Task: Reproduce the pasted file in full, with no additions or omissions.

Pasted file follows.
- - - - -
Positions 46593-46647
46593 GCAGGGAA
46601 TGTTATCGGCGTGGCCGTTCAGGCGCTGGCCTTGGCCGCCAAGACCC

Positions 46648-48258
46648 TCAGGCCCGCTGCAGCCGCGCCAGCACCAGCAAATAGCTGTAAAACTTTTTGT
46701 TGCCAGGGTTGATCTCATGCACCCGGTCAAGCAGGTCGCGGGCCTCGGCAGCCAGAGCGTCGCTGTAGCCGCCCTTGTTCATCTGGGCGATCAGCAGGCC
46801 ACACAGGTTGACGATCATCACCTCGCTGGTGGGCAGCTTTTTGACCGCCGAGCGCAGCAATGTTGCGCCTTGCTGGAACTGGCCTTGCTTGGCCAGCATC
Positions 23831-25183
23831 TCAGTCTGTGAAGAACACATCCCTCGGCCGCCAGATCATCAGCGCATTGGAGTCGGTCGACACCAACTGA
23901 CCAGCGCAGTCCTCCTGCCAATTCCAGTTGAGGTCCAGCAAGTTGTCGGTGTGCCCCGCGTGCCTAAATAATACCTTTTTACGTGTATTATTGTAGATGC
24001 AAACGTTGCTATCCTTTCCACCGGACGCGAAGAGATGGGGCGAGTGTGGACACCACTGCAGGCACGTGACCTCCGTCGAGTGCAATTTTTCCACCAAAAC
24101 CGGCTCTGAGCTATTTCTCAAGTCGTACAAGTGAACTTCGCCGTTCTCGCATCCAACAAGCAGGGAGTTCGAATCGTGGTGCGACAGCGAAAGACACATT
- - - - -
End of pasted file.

Positions 46593-46647
46593 GCAGGGAA
46601 TGTTATCGGCGTGGCCGTTCAGGCGCTGGCCTTGGCCGCCAAGACCC

Positions 46648-48258
46648 TCAGGCCCGCTGCAGCCGCGCCAGCACCAGCAAATAGCTGTAAAACTTTTTGT
46701 TGCCAGGGTTGATCTCATGCACCCGGTCAAGCAGGTCGCGGGCCTCGGCAGCCAGAGCGTCGCTGTAGCCGCCCTTGTTCATCTGGGCGATCAGCAGGCC
46801 ACACAGGTTGACGATCATCACCTCGCTGGTGGGCAGCTTTTTGACCGCCGAGCGCAGCAATGTTGCGCCTTGCTGGAACTGGCCTTGCTTGGCCAGCATC
Positions 23831-25183
23831 TCAGTCTGTGAAGAACACATCCCTCGGCCGCCAGATCATCAGCGCATTGGAGTCGGTCGACACCAACTGA
23901 CCAGCGCAGTCCTCCTGCCAATTCCAGTTGAGGTCCAGCAAGTTGTCGGTGTGCCCCGCGTGCCTAAATAATACCTTTTTACGTGTATTATTGTAGATGC
24001 AAACGTTGCTATCCTTTCCACCGGACGCGAAGAGATGGGGCGAGTGTGGACACCACTGCAGGCACGTGACCTCCGTCGAGTGCAATTTTTCCACCAAAAC
24101 CGGCTCTGAGCTATTTCTCAAGTCGTACAAGTGAACTTCGCCGTTCTCGCATCCAACAAGCAGGGAGTTCGAATCGTGGTGCGACAGCGAAAGACACATT